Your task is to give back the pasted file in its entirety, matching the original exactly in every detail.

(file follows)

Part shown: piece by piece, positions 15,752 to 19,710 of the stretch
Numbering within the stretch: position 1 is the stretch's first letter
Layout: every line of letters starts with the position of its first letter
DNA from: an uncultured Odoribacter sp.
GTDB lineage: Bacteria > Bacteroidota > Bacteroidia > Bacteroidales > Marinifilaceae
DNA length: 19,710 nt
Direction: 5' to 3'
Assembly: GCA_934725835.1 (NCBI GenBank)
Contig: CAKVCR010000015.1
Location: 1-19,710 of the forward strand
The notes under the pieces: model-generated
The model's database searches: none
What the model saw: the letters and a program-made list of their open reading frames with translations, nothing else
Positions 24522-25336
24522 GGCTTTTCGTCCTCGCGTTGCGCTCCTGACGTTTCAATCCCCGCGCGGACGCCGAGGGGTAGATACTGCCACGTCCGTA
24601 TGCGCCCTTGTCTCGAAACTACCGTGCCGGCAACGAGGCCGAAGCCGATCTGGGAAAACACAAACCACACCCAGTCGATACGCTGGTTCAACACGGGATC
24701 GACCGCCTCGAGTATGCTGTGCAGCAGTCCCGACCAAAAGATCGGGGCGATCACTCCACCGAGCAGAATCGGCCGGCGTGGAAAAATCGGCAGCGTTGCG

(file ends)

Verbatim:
Part shown: piece by piece, positions 15,752 to 19,710 of the stretch
Numbering within the stretch: position 1 is the stretch's first letter
Layout: every line of letters starts with the position of its first letter
DNA from: an uncultured Odoribacter sp.
GTDB lineage: Bacteria > Bacteroidota > Bacteroidia > Bacteroidales > Marinifilaceae
DNA length: 19,710 nt
Direction: 5' to 3'
Assembly: GCA_934725835.1 (NCBI GenBank)
Contig: CAKVCR010000015.1
Location: 1-19,710 of the forward strand
The notes under the pieces: model-generated
The model's database searches: none
What the model saw: the letters and a program-made list of their open reading frames with translations, nothing else
Positions 24522-25336
24522 GGCTTTTCGTCCTCGCGTTGCGCTCCTGACGTTTCAATCCCCGCGCGGACGCCGAGGGGTAGATACTGCCACGTCCGTA
24601 TGCGCCCTTGTCTCGAAACTACCGTGCCGGCAACGAGGCCGAAGCCGATCTGGGAAAACACAAACCACACCCAGTCGATACGCTGGTTCAACACGGGATC
24701 GACCGCCTCGAGTATGCTGTGCAGCAGTCCCGACCAAAAGATCGGGGCGATCACTCCACCGAGCAGAATCGGCCGGCGTGGAAAAATCGGCAGCGTTGCG